For Cuts, Scrapes and Burns
- Bandages. Make sure your medicine cabinet is full of bandages of all shapes and sizes protect wounds. This also includes self-adhesive bandages, gauze pads, medical tape and other special bandages.
- Antiseptics. Clean and disinfect minor cuts and scrapes by having some sort of liquid disinfectant on hand. Good options include hydrogen peroxide, which can be used as a stain remover and generally stings less than alcohol, and isopropyl alcohol, which can be used as a cleaner.
- Antibacterial ointment. An antibacterial ointment like Neosporin or Polysporin can help with pain relief and often speeds up the healing process.
- Cotton swabs. These are helpful for applying ointments and other medicines in a sanitary manner, and they can also be used for removing makeup and cleaning, making them a versatile investment.
- Tweezers. This tool is useful for removing splinters and ticks. Find sturdy metal tweezers with pointy ends for best results.
What are the healthiest cities in America? Some of the top ranking ones might surprise you.
Each year, the American College of Sports Medicine creates the American Fitness Index, a list of the healthiest cities in the U.S. based on diet and exercise habits, recreational opportunities and the prevalence of certain diseases.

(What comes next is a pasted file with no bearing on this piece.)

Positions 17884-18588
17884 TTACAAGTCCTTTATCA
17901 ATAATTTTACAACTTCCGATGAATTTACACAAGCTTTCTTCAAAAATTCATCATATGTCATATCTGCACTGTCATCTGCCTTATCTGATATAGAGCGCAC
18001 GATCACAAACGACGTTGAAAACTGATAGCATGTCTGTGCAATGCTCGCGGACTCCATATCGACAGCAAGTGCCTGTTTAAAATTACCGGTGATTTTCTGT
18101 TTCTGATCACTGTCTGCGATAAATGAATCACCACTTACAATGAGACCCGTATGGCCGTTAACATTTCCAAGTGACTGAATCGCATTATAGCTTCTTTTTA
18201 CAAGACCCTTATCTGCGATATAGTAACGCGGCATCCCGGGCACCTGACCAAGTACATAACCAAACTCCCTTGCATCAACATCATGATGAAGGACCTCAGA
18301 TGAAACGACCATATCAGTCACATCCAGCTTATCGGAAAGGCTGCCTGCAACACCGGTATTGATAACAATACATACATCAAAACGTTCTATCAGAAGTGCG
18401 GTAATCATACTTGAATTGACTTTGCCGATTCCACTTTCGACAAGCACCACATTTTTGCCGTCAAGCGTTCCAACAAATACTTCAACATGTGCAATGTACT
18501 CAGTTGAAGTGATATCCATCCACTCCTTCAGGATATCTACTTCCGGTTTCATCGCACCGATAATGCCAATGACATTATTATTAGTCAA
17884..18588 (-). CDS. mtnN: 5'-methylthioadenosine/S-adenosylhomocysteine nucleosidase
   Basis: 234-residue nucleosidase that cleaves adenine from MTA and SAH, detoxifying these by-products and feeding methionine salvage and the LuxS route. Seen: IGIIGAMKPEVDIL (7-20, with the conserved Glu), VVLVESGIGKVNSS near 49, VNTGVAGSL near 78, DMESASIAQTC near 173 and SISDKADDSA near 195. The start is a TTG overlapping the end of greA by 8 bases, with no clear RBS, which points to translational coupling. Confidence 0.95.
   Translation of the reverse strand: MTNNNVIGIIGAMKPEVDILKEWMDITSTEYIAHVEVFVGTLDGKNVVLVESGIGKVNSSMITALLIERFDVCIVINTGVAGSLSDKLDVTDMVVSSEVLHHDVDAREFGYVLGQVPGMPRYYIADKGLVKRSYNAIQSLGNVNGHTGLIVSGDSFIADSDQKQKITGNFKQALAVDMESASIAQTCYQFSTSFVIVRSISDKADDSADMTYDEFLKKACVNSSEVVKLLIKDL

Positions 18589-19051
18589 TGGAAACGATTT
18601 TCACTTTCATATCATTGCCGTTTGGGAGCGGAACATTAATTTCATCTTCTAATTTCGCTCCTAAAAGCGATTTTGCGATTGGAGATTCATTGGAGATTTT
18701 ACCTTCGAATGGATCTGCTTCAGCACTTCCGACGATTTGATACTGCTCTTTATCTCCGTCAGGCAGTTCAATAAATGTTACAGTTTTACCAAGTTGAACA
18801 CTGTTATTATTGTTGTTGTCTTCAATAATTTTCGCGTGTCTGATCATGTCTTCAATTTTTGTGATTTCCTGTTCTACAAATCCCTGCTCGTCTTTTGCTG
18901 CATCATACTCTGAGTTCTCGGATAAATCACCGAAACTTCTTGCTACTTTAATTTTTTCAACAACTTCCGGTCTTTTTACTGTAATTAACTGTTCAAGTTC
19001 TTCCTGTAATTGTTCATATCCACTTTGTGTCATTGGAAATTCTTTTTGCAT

Following is a collection of some of the highest-ranking metros in the country.
If you’re not sure whether or not you have SAD, the Mayo Clinic has released a list of symptoms to watch out for, including depression, hopelessness, anxiety, loss of energy, social withdrawal, oversleeping, weight gain, difficult concentrating and appetite changes, particularly a craving for foods high in carbohydrates. While the specific cause of SAD is unknown, a few factors that might come into play include a disruption of your body’s circadian rhythm, and a drop in serotonin and melatonin levels due to reduced sunlight and the change in season. The good news is that there are several quick fixes you can make in and around your apartment to help fight seasonal affective disorder and boost your mood by spring. Here’s how.